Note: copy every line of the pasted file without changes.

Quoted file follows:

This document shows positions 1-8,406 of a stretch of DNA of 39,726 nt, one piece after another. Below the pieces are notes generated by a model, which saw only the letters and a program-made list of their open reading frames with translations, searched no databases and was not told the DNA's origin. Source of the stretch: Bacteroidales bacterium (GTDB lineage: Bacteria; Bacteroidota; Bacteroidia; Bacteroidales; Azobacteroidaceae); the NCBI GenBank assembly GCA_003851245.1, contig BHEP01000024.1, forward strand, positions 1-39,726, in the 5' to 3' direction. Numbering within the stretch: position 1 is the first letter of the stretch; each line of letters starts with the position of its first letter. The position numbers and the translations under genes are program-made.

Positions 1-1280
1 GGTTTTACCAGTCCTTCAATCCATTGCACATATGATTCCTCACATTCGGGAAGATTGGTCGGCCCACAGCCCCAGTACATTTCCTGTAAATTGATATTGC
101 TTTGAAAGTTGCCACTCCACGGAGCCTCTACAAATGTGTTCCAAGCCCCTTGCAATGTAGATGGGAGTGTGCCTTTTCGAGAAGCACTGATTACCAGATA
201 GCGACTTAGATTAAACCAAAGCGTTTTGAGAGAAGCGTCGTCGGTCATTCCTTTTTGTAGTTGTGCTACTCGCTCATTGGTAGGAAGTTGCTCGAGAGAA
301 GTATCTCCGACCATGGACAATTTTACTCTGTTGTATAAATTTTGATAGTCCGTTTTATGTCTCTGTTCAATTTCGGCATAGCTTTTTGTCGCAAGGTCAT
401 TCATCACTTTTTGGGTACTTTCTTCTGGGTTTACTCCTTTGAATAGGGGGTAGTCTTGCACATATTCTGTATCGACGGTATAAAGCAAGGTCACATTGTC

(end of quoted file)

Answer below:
This document shows positions 1-8,406 of a stretch of DNA of 39,726 nt, one piece after another. Below the pieces are notes generated by a model, which saw only the letters and a program-made list of their open reading frames with translations, searched no databases and was not told the DNA's origin. Source of the stretch: Bacteroidales bacterium (GTDB lineage: Bacteria; Bacteroidota; Bacteroidia; Bacteroidales; Azobacteroidaceae); the NCBI GenBank assembly GCA_003851245.1, contig BHEP01000024.1, forward strand, positions 1-39,726, in the 5' to 3' direction. Numbering within the stretch: position 1 is the first letter of the stretch; each line of letters starts with the position of its first letter. The position numbers and the translations under genes are program-made.

Positions 1-1280
1 GGTTTTACCAGTCCTTCAATCCATTGCACATATGATTCCTCACATTCGGGAAGATTGGTCGGCCCACAGCCCCAGTACATTTCCTGTAAATTGATATTGC
101 TTTGAAAGTTGCCACTCCACGGAGCCTCTACAAATGTGTTCCAAGCCCCTTGCAATGTAGATGGGAGTGTGCCTTTTCGAGAAGCACTGATTACCAGATA
201 GCGACTTAGATTAAACCAAAGCGTTTTGAGAGAAGCGTCGTCGGTCATTCCTTTTTGTAGTTGTGCTACTCGCTCATTGGTAGGAAGTTGCTCGAGAGAA
301 GTATCTCCGACCATGGACAATTTTACTCTGTTGTATAAATTTTGATAGTCCGTTTTATGTCTCTGTTCAATTTCGGCATAGCTTTTTGTCGCAAGGTCAT
401 TCATCACTTTTTGGGTACTTTCTTCTGGGTTTACTCCTTTGAATAGGGGGTAGTCTTGCACATATTCTGTATCGACGGTATAAAGCAAGGTCACATTGTC